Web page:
Christianity Is Based On Truth, Not Superstition
My last post dealt with the belief, common among skeptics, that Christianity is simply a form of superstition. Modern “science-minded” people reject superstitions, and so religious belief holds no interest for them. Historic Christian doctrine is in fact much different, however; while some who claim to be Christian may indeed be superstitious, the faith itself is built not upon fanciful thinking but upon a bedrock of truth.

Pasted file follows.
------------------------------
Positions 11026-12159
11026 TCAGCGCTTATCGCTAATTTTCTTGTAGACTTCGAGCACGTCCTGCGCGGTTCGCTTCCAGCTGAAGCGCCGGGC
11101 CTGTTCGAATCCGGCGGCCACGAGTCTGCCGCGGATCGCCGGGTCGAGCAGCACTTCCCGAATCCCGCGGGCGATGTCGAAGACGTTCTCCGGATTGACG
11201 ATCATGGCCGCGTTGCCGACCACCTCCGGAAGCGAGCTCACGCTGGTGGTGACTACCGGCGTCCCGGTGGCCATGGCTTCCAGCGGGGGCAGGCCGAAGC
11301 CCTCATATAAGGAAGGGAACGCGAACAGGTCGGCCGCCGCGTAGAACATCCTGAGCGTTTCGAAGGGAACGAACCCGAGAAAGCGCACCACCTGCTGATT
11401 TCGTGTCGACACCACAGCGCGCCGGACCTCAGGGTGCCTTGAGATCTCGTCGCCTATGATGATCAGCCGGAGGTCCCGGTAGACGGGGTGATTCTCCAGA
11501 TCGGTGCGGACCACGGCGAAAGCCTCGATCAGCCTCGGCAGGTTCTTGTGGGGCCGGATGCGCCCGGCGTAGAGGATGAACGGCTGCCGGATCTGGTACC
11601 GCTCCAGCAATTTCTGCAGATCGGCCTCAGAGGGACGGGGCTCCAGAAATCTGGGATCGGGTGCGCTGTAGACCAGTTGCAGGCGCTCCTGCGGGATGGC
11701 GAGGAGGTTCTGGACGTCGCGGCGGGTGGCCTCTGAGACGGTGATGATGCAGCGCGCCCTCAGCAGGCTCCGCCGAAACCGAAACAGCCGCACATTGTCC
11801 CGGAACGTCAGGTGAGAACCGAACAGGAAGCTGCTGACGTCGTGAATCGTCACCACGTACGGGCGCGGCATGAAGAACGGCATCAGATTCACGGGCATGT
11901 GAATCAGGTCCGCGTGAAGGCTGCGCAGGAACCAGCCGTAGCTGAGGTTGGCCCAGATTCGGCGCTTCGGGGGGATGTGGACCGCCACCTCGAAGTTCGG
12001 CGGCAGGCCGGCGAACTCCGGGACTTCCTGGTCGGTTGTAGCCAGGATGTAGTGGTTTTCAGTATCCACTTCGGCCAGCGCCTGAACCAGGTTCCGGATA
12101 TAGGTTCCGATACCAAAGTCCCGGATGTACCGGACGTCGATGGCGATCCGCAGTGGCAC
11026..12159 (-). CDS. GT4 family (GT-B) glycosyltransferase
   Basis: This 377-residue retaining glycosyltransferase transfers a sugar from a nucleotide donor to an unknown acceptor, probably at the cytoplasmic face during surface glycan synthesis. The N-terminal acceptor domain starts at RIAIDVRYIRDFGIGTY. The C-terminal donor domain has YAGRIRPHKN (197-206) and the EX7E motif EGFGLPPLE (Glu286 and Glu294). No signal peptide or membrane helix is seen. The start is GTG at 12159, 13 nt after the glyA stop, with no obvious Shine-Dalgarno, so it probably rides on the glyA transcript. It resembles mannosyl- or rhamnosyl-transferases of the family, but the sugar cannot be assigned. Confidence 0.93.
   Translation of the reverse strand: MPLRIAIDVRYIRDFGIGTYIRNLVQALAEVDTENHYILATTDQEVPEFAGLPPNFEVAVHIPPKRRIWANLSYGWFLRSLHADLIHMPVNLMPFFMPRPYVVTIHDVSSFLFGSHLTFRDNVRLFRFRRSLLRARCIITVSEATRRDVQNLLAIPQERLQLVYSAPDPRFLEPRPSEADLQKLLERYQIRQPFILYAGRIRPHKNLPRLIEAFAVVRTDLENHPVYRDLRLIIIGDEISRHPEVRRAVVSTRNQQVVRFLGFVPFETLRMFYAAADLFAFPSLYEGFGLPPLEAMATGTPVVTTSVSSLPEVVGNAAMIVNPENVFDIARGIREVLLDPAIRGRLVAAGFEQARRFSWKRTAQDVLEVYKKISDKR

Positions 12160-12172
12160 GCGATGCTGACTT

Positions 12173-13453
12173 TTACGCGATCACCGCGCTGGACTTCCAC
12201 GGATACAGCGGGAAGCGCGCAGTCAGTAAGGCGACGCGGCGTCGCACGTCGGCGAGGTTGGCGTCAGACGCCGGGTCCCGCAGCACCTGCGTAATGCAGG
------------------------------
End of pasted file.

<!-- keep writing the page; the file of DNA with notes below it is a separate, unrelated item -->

This distinction, and the importance of pursuing truth, can be seen in the following analogy: imagine a person who is suffering from a medical disorder. One day he is fine and the next the disease begins the process of eventually killing him. Initially, he does not know he is afflicted.He “feels” fine. He continues to go about his business, concerned with the problems of everyday life and not suspecting that anything may be different, let alone dreadfully wrong. Eventually, symptoms begin to appear, but they are not particularly troubling to him. After friends insist that he have them checked out, he agrees to see a doctor.This is a big step for him, for he does not “believe” in doctors. He thinks that doctors are often wrong and that they rely too much on pills and not enough on just “living right.” He knows that others really believe in doctors, but he is “sincere” in his belief that doctors do more harm than good, especially when one doesn’t “feel” that anything is wrong. After running a battery of tests, however, the doctor identifies the illness and tells the patient what is wrong…
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